T. F. Stern said...

So government is supposed to keep us safe from danger, not grant us entitlements; wow, what a novel idea...

Rambo Jones said...

There is so much corruption in these counties. The auditing process is completely broken. How does one expose nepotism anyway? A politician who operates near me is a great example. I will not mention names, lest he send his gestapo lawyer army after me. He spent over a decade lining the pockets of his buddies, and finally when he got kicked out of office, his buddies help him set up a real estate business. All the money he stole from tax payers.

Col. Hogan said...


Primarily, their job is to protect out rights so we can keep ourselves safe. The police are there to intimidate the bad guys by their presence in the area, and to help set things straight in the aftermath.

The presence of a solid, trusted police force will help keep the neighborhood safer.

Col. Hogan said...


I honestly don't know how to deal with government corruption. The system, bloated as it is, makes it easier to hide theft and other unethical activity.

The best I can come up with is to work to get government out of areas in which it has no business. making government smaller will help make corruption easier to spot.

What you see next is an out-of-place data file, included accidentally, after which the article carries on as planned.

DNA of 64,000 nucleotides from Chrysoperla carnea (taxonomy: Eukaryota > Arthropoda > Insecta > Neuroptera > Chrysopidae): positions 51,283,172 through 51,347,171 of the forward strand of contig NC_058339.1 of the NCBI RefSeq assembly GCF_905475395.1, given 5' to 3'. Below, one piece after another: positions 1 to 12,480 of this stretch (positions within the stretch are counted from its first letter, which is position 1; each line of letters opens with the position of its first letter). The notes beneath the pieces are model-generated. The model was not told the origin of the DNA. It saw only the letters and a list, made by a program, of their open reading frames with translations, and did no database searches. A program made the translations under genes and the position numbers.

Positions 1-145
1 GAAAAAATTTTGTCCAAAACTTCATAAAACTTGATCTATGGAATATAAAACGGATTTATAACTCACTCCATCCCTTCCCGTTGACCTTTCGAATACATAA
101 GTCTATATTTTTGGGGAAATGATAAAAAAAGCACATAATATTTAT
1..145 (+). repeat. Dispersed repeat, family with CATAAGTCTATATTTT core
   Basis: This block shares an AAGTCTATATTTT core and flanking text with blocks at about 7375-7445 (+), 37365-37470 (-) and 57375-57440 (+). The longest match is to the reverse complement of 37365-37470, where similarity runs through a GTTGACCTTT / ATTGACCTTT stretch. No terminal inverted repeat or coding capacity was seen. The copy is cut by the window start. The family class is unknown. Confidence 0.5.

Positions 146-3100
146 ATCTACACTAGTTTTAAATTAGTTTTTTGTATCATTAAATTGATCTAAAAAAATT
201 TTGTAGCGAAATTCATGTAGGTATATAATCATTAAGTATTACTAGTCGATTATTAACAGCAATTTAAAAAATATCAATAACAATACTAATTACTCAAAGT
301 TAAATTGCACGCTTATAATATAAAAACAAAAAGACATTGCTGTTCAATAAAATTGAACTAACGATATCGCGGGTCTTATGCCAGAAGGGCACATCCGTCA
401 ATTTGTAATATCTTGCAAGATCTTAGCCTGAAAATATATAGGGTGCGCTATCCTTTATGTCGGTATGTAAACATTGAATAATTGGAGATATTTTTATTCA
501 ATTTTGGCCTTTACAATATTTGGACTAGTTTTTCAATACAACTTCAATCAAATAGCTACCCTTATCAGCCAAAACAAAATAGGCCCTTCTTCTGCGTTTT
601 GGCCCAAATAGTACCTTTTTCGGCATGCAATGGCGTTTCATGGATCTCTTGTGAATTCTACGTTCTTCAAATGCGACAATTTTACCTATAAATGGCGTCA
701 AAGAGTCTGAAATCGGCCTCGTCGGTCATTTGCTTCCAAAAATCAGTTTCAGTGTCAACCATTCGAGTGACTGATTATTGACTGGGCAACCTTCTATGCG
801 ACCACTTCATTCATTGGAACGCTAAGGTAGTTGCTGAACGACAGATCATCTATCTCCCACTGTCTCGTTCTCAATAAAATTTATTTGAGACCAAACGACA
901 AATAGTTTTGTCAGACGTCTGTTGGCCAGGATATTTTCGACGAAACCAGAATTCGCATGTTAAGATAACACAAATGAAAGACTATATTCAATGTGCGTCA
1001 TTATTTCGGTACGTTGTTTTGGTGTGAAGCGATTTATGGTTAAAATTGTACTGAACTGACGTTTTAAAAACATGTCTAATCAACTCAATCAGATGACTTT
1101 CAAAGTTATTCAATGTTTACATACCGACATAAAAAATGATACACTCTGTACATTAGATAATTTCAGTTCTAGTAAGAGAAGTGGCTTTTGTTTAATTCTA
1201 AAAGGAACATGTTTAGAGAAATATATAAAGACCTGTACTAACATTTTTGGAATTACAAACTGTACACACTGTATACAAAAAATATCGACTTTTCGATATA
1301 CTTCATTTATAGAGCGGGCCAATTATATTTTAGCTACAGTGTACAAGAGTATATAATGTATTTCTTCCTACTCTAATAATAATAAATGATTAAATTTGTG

Kent C said...

I'd favor an amendment to the Constitution that would expire in 20 years ;-) It would include a flat tax, balanced budget and term limits.

Flat tax gets rid of 50% of the lobbyists, balanced budget along with the flat tax would restrain spending and do away with a lot more lobbyists and term limits would get away from the entrenchment in Congress.

Col. Hogan said...


No politician will say that the hovering lobbyists is the reason he'd oppose the "Fair Tax," but other than that, what would be the opposition to it?

Well, there is this: it'll be harder to engineer the "social change" desired by socialists. Which the also will never admit.

Kent C said...

I heard Schumer once say (and many others from the Left) that he wasn't opposed to the idea of a flat tax but thought revenues would come up well short of what would be needed. ;-)

Col. Hogan said...


With Schumer and his like, revenues will always come up short--much like the Los Angeles children's prison system. No matter how much they get, it's not enough.